Inventory and Monitoring at Cumberland Gap National Historical Park

Veg crew recording data at Cumberland Gap National Historical Park.
Veg crew recording data at Cumberland Gap National Historical Park.

NPS Photo

Cumberland Gap is a natural pass located where the borders of Kentucky, Tennessee, and Virginia meet. It has been used as a transportation corridor since prehistoric times. Migratory large game created a path through the gap long before people arrived. The Gap later became a Native American route to hunting grounds in Kentucky; however, it is best known for its importance in opening the interior of our nation to settlement by early colonists. Cumberland Gap National Historical Park is a diverse park of 22,376 acres which encompasses much of the east-west oriented Cumberland Mountain, with many caves, streams, bogs, rock outcrops, and cliffs. Much of the park is covered by second-growth forests of mixed deciduous and oak-hickory species.

The Cumberland Piedmont Network I&M program has provided this park with a vegetation community classification and map, and updated vascular plant and vertebrate species lists. During the vegetation community classification work, over 30 distinct associations were documented and mapped, including two globally rare communities: a dry calcareous forest/woodland and Cumberland streamside bog.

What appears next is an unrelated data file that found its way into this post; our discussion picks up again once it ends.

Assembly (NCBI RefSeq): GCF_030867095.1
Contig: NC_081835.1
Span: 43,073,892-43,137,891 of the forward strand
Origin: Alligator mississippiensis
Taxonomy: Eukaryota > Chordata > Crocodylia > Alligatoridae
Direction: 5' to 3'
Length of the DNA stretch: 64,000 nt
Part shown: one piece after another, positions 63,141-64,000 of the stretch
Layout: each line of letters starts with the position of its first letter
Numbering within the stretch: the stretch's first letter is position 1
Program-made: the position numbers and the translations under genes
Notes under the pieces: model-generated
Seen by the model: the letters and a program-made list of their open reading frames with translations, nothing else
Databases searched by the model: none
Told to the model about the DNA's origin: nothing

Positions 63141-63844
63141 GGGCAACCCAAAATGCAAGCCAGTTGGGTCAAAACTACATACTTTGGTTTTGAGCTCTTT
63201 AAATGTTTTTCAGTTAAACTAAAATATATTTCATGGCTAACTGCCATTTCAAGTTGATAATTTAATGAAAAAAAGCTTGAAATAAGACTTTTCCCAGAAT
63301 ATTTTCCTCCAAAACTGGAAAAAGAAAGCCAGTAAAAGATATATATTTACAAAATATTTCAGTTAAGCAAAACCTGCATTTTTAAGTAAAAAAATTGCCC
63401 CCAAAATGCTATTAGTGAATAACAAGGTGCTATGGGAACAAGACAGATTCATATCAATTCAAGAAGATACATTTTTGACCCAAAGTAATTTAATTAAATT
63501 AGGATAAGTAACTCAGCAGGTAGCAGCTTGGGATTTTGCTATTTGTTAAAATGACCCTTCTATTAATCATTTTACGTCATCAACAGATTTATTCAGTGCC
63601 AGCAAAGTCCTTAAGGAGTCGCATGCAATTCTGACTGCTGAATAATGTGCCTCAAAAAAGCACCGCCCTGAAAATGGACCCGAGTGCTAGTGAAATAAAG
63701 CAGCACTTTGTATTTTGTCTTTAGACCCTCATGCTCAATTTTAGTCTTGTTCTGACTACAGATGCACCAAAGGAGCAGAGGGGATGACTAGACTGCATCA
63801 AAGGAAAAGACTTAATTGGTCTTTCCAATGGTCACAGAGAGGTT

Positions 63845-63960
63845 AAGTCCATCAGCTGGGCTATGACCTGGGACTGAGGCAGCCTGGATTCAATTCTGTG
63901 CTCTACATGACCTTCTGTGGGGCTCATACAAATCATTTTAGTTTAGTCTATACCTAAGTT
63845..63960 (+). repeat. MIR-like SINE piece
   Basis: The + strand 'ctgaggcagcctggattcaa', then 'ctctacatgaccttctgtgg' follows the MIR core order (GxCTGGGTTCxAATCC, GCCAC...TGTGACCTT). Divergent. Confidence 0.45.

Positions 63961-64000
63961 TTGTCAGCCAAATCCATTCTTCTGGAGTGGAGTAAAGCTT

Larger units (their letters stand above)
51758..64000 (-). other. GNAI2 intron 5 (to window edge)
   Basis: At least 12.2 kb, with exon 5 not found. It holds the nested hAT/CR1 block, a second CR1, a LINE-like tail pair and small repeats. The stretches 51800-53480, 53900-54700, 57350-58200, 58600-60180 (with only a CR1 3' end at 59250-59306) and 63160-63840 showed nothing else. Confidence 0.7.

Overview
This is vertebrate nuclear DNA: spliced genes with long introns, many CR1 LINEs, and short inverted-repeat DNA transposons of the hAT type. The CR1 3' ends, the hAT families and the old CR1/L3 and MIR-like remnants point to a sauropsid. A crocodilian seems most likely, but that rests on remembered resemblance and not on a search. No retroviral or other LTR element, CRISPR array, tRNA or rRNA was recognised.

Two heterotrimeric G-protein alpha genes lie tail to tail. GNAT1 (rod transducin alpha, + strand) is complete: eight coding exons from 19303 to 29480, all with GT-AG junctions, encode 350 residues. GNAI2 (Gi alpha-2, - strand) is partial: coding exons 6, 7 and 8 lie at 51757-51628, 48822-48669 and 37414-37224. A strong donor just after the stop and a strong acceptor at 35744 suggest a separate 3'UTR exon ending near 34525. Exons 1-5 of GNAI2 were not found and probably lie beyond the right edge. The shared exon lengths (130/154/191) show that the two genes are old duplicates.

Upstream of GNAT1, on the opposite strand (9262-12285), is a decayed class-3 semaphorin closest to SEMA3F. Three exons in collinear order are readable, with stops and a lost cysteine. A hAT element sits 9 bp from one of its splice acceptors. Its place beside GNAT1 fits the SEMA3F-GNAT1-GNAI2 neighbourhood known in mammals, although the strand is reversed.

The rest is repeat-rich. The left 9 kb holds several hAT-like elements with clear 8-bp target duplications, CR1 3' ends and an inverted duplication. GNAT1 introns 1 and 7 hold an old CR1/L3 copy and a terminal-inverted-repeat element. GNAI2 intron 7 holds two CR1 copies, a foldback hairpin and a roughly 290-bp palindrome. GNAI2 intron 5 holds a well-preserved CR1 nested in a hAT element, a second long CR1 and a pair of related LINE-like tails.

The network monitoring program at this park includes six vital signs involving repeated visits to established sites following procedures set forth by each monitoring protocol: cave aquatic biota, cave bats, forest vegetation communities, invasive species early detection, ozone/foliar injury, and water quality. Water quality monitoring began in 2007 and continues on a monthly schedule for two years "on," five years "off," at ten sites. Forest monitoring began in 2011–2012 with the establishment of 16 long-term monitoring plots. Additional plots will be established in upcoming years, followed by a five-year revisit schedule, occurring in mid-August. This park has a portable ozone monitor on loan from Air Resources Division, and foliar injury is assessed on-site every six years, beginning in 2008. The Invasive Species Early Detection protocol was completed in 2012 and will be used by field crews to monitor for priority exotics during their scheduled field work.

Park managers are using inventory and monitoring data to create resource stewardship strategies for achieving desired future conditions. The links to inventory and monitoring reports are provided on this page.

For more Information contact:
Teresa Leibfreid, Network Program Manager, CUPN offices at Mammoth Cave NP

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Last updated: July 13, 2018